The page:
75 years ago, on April 11, 1945, US troops liberated the Volkswagen plant and the city then known as “Stadt des KdF-Wagens” which was later named Wolfsburg to the south of Mittellandkanal. At the Volkswagen plant, about 7,700 forced laborers were freed.

Over the eight weeks that followed, the Americans made groundbreaking decisions for the future of the people, the city and the plant. The brief but marked intermezzo of US military rule laid the foundations for democracy, freedom and reconstruction in the region. In May, the plant was already producing vehicles – Kübelwagen for the U.S. Army, which were then called “Volkswagen Jeeps”. The American occupation ended at the end of June 1945 when the region became part of the British occupation zone.

On April 10, the last 50 Kübelwagen (Type 82) intended for the German army were completed at the Volkswagen plant. Alarms announced the advance of the US tanks into the area. The plant, which had been largely destroyed by air raids in 1944, ended wartime production with a total of 66,285 vehicles.

Liberation and occupation in two stages

On April 11, US troops liberated the plant and the city on the Mittellandkanal. The troops advanced from Fallersleben along the Mittellandkanal to the former bridge at Hesslingen and through the city without encountering any military resistance. On the same day, the Americans advanced towards Salzwedel and the River Elbe. The maps used by the U.S. Army did not even show the city or the plant.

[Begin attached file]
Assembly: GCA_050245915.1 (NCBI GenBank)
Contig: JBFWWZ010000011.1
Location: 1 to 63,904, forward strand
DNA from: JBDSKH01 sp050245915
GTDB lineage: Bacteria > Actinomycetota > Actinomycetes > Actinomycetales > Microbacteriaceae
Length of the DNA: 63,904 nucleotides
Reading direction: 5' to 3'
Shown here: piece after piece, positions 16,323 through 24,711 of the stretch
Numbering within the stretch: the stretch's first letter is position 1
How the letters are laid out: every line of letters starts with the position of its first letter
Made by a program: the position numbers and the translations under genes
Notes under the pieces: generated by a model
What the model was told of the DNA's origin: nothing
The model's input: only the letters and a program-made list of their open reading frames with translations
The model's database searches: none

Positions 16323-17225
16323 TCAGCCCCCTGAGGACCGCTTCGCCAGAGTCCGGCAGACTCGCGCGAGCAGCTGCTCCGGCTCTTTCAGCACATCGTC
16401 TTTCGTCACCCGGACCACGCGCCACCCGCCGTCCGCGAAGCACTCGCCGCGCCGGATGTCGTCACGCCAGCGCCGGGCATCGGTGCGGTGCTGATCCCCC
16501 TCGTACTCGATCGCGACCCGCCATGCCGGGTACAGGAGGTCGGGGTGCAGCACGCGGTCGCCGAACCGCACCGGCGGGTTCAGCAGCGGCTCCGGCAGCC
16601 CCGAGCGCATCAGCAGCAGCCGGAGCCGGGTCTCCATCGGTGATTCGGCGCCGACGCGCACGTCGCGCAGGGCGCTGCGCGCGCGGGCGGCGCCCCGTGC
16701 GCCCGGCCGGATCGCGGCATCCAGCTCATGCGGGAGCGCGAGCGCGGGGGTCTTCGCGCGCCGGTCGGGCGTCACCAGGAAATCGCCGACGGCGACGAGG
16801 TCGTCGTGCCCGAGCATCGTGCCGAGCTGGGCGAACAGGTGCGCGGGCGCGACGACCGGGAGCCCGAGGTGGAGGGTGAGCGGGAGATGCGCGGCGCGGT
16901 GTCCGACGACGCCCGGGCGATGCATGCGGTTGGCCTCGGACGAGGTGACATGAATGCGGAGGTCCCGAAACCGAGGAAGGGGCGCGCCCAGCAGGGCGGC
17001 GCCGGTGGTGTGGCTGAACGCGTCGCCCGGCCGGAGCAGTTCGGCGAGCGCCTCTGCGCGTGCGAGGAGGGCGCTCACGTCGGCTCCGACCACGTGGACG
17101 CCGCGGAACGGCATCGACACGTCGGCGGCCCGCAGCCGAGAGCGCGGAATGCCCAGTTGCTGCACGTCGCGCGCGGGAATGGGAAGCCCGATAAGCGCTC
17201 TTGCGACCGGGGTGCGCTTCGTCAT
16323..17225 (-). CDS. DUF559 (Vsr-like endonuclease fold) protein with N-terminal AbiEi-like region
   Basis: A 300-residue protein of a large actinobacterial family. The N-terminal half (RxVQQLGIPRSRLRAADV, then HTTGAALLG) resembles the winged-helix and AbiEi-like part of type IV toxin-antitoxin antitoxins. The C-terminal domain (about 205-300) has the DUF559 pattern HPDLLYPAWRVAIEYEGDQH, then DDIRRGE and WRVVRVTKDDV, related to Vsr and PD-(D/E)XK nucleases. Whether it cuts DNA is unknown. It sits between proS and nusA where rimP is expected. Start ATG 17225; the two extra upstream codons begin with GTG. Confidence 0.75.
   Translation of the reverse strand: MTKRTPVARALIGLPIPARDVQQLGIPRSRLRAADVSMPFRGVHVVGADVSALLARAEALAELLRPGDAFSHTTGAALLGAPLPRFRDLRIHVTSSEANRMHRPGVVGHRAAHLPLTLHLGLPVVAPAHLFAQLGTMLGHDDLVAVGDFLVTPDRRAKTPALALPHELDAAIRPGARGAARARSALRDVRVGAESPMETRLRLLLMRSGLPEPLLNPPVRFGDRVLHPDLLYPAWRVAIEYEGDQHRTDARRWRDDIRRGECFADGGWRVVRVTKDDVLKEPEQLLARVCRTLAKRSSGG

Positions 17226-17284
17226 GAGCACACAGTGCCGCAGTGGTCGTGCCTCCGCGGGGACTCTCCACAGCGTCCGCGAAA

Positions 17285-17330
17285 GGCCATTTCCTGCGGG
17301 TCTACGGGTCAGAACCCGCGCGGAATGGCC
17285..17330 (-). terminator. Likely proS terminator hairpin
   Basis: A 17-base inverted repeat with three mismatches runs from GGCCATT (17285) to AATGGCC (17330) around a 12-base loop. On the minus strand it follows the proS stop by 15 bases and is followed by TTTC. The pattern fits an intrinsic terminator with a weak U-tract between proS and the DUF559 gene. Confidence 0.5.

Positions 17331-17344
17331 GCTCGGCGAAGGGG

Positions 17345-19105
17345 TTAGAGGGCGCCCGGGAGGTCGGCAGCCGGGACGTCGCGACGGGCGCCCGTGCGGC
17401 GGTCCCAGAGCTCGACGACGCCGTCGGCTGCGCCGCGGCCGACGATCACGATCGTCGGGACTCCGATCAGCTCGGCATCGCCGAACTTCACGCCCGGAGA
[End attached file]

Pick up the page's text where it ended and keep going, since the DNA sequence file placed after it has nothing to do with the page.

A temporary power vacuum arose in the area. After the SS and the company security force had been withdrawn or had fled before the American advance and the Volkssturm had been dissolved, forced laborers and prisoners of war saw that the end of their suffering had been reached. They were hungry and their pent-up anger at the suffering and injustice they had faced was released. There were some cases of plundering, destruction and violence. To maintain order, the forced laborers formed a provisional security team consisting of French prisoners of war and Dutch students who had been forced to work at the plant. They obtained weapons and vehicles at the plant and used the plant fire station as their headquarters.

Fritz Kuntze, the manager of the power plant, had refused to obey the orders given by the local Nazi leaders to blow up the power plant and bridges. The German-American was determined to prevent damage to the power plant by sabotage as it was essential for energy supplies. Kuntze drove to the US units remaining in Fallersleben with two other engineers, who also spoke good English, and the Catholic priest Father (later Monsignor) Antonius Holling. They convinced the GIs that they should demonstrate a military presence. On April 15, the Americans occupied the plant and the city, disarmed the self-appointed vigilantes and assumed responsibility for administration. The staff officers of the 9th Army gradually arrived up to April 15.